Let’s say you take a snapshot of a window. You used Canny/Soble edge detector and found a nice boundary of the window and you want to figure out representation of the window’s edge, size, etc. How would you do it? Right now it’s just some 200 odd pixels in near vicinity and representing the shape of a line.
You can iterate over all the pixels of that edge and find slope and intercept. Again, one more question arises. What if the line/curve is not continuous? There might be some distortion or noise present in the image.
To deal with all this we have Hough Transform.
What is Hough Transform?
Hough Transform is a feature extraction technique to find imperfect instances of object withing a certain class of shapes, i.e. lines, circles, ellipses, etc. The Hough transform was invented by Richard Duda and Peter Hart in 1972, who called it a “generalized Hough transform”.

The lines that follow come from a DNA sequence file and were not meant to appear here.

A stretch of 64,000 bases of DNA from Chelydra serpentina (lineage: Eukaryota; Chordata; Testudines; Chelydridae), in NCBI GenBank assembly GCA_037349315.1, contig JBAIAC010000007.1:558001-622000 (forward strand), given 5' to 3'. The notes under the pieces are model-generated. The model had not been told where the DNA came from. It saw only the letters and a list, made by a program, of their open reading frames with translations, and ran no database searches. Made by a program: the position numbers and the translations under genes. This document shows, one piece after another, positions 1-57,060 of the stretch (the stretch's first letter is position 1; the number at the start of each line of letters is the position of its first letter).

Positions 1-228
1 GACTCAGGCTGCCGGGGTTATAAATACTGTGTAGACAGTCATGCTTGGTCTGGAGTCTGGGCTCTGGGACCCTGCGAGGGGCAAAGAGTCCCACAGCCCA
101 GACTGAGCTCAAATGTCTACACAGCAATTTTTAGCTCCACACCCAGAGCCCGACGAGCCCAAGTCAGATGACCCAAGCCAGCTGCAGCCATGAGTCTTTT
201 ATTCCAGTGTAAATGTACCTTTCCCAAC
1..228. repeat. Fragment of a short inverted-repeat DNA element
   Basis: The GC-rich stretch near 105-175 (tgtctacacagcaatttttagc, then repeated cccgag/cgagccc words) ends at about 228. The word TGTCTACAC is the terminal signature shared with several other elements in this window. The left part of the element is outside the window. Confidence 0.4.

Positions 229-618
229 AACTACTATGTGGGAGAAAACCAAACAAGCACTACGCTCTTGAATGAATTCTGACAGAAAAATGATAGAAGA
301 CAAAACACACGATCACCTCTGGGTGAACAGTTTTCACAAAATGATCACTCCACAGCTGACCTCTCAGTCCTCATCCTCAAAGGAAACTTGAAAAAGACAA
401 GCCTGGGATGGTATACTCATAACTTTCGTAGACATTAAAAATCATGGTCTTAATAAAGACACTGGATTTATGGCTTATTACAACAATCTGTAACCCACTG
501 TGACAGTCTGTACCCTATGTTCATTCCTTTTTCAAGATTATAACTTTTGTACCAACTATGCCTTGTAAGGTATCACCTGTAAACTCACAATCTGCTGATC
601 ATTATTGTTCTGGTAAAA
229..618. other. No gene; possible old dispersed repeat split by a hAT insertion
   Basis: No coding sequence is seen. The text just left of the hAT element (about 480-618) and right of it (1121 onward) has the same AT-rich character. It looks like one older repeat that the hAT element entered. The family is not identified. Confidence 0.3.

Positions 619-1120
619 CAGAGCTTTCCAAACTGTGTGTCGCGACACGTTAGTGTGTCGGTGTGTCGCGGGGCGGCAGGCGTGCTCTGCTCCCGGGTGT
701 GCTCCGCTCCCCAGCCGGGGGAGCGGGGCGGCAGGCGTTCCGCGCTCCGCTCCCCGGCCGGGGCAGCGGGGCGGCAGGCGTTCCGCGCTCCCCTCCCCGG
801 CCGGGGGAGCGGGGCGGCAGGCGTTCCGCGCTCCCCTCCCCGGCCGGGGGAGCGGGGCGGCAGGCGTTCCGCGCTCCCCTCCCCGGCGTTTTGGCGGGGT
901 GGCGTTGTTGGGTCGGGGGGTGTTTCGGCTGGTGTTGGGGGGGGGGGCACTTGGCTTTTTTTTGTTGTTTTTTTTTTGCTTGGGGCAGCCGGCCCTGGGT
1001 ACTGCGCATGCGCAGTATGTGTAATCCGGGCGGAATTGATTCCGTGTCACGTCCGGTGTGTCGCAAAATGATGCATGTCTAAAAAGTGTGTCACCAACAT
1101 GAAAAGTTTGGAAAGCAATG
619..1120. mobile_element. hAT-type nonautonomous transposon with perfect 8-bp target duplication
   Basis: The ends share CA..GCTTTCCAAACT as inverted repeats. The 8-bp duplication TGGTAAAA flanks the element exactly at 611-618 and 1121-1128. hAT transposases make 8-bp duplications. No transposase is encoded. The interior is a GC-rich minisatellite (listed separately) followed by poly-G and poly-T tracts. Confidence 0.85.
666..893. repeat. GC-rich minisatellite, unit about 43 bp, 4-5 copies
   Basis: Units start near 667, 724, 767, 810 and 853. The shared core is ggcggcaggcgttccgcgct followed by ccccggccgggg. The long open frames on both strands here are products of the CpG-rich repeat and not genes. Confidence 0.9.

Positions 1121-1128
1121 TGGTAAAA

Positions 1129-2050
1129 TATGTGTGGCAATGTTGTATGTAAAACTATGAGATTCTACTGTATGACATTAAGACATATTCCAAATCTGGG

Why Hough Transform?
You want some algorithm which gives more weight to the co-linear points and try to ignore arbitrary noise. Hough Transform works in a similar manner. It lets each pixel in the image
vote. And the properties of the transform figures out prominent features in the image.
How does Hough Transform work?
A line is a set of points and a set is difficult to handle than a single point. The Standard Hough Transform maps each of edge pixels to many points in Hough (or parameter) space representing all possible lines that could pass through that point.
What is Hough Space?
Each line can be represented by two parameters.
- Slope of the line (m).
- Y-intercept of the line(c).
So to manage every point lying on a particular line, you just need two parameter. m and c. So the parameter space m-c was used. This parameter space is your Hough Space.
Representation of a point in Hough Space
Consider a point which lies on an edge in the image. Let that point be ( x1 , y1 ) in xy plane. This point would represent something in mc plane. Infinite lines can pass through a point. So for every line passing throug that point, there would be a unique set of slope and intercept represnting the line in mc plane.